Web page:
consciousness is belatedly re-engaged by modern science in the guise

of 'psychology', but as Husserl argues here and elsewhere, psychology fails to bring consciousness into view qua transcendental consciousness. It remains a science of the natural attitude and shares the
essential limitations of the other natural sciences (as discussed in
Chapters 1 and 4).

In order to reverse the obliviousness of modern science, what is

needed is a form of enquiry that seeks to rediscover the origins or
roots of the scientific disciplines from whence their legitimacy
springs. The only way to remedy the crisis of the European sciences is to rediscover the rootedness of the sciences in the lifeworld. This project is undertaken, in part, in The Crisis (see CES
57-9). There Husserl attempts to trace the 'origins' of certain key
scientific concepts. We have already seen some examples of these
studies above.
However, Husserl is not attempting to do historical research per
se. His aim is not necessarily to reconstruct the actual 'history of
ideas' but to tease out what conceptual territory must have been
traversed in order for these concepts to have been constituted.
His project, therefore, is one of excavation or 'regressive enquiry'
(Ruckfrage) into the 'inner structures of meaning' that are present in
concepts as we now possess them, and of analysing the essential
interrelations between them as separate constitutive achievements
until we return to primative lived experiences (CES 354, 371). In this
connection, he speaks of certain decisive steps or 'primal institutions' (Urstiftungen), whose traces can be discerned in scientific theories or concepts as layers of sediment. At each stage in the process,
presumably, these innovations must have achieved general recognition in order to have been 'instituted' and to have passed into the
world-understanding of the intellectual community. These steps may
have been so small or seemingly insignificant that their original
founder may no longer be known. Who was the first person to identify the plane shape of the oval in distinction to the circle, for
example? We don't know. But each of these conceptual innovations
and distinctions must have been instituted at some point for the first
time. Again, to say that these concepts have a history is not to deny
the universal validity of such discovered truths, but to say that the


discovery of universal truths is itself a contingent yet largely rulegoverned historical process. The eidetic rules that govern these innovations are what Husserl seeks to uncover (CES 350-51).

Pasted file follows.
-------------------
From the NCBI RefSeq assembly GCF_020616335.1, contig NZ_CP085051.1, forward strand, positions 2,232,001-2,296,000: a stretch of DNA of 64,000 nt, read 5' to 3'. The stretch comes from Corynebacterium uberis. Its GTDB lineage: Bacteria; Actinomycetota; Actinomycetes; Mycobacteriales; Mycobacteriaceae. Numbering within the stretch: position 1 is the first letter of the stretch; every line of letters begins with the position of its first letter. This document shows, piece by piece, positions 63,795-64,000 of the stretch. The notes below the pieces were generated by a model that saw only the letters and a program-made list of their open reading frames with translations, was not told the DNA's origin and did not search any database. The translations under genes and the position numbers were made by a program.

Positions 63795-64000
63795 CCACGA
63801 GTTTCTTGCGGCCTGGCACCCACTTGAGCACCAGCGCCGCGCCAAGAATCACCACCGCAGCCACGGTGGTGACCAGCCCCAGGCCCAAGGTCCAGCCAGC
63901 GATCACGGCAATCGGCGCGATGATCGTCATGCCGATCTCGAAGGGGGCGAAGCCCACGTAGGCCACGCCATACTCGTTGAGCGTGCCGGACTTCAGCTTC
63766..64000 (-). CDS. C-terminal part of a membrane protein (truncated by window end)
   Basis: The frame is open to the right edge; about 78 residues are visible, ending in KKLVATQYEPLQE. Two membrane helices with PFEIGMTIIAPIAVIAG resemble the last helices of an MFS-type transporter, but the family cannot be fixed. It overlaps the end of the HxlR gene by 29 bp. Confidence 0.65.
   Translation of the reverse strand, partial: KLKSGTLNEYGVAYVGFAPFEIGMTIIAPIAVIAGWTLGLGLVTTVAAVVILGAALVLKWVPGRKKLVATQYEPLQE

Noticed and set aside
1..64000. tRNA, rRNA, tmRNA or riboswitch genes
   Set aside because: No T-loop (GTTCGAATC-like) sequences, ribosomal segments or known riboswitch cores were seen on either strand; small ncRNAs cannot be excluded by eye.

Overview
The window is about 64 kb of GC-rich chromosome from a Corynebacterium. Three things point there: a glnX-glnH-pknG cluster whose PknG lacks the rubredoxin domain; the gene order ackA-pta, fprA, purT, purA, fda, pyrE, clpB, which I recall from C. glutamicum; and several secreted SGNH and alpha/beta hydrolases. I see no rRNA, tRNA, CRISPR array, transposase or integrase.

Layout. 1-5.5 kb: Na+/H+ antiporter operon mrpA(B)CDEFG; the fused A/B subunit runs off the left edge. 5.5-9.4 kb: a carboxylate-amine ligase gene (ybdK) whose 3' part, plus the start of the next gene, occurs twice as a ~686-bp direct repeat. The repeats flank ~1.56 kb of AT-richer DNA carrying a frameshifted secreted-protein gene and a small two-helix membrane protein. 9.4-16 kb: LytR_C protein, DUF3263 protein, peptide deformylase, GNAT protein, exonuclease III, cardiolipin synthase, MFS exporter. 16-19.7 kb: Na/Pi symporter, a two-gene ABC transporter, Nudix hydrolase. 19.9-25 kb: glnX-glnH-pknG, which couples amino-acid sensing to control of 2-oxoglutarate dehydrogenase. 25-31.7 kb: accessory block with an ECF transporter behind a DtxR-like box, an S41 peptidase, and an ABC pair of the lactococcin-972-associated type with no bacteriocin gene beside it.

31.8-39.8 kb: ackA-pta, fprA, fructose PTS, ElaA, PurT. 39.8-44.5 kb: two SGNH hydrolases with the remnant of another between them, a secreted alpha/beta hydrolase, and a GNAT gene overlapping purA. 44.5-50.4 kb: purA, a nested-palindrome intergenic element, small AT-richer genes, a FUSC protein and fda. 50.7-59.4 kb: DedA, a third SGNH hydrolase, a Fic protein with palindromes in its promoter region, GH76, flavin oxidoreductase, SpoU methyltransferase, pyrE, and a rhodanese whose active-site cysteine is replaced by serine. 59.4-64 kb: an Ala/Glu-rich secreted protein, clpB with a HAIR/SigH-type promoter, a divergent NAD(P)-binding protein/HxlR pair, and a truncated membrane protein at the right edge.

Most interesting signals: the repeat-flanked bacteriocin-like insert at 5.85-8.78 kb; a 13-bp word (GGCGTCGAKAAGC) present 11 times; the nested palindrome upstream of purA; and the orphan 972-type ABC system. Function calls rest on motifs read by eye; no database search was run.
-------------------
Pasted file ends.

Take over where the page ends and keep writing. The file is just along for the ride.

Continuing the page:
Hence, although Husserl's method takes a 'historical turn', this
does not amount to a rejection of his transcendental reduction in
favour of mundane historical enquiry (CES 354).7 What Husserl has
in mind here can be thought of as an expansion of the notion of
'constitutive analysis' with which we have already become familiar. It
adds a diachronic dimension to what we are already familiar with as
synchronic constitutive analysis: the teasing out of a series of
founded acts that are necessary for the constitution of some object.
Husserl's own terms for these two forms of analysis are 'genetic' and
'static constitution'. Rather than simply considering a motivated series of intentional acts accomplished one upon the other by a single
ego, we are now considering a series of constitutive acts that are
accomplished individually and by historically separated individuals,
but which nevertheless build upon one another over time. To reiterate, however; the important thing is not an analysis of the actual
history but an analysis of the ideal or virtual history (if you will)
implied by the concept or practice at hand. In one place, Husserl
calls this 'the a priori of history' (CES 349).
What is ultimately uncovered in Husserl's 'regressive enquiry' is
the hidden relationship between the 'subjective' world of experience
or 'lifeworld' and the 'objective' world which is founded by it. Or, to
put the same point differently, each higher-level ideality refers back
through a chain of founding acts to a primal experience of truth
which is the legitimating moment of the entire superstructure built
upon it (CES 372). The enquiry moves in the opposite direction to
the sciences themselves: rather than climbing up the ladder of ever
more abstract idealizations, Husserl's 'regressive enquiry' climbs
down the ladders set up by the sciences to unearth their grounds - to
unearth, that is, the lifeworld itself.
The radical implication of Husserl's increasingly historical account
of constitution is that it refuses to justify a privileged set of concepts
as 'the' basic concepts of science. Unlike Kant's Critique of Pure
Reason, which appears to wed itself to Newtonian physics, Husserl's
studies do not pretend to 'deduce' scientific concepts. At best, the
studies are able to display the origins of these concepts; but this does
not rule out further legitimate modifications or reconfigurations. The
basic concepts of the sciences do not fall from the sky ready-made,


nor do we establish them once for all. We should not expect that they
are our possession by right. At this point, the work of 'regional
ontology' thus becomes historically self-aware (the necessity of which,
it must be said, Hegel had already insisted upon over a century

In this final section, I would like to address more directly the concept
of 'the lifeworld' (Lebenswelt), which has already been mentioned at
various points. As the reader will have gathered, the lifeworld for
Husserl is the world given to us most immediately: the world-horizon
in which we live without making it thematic as a world (CES 379).
Such at least is the basic sense of the concept. However, David Carr,
the translator of The Crisis, has argued that Husserl has several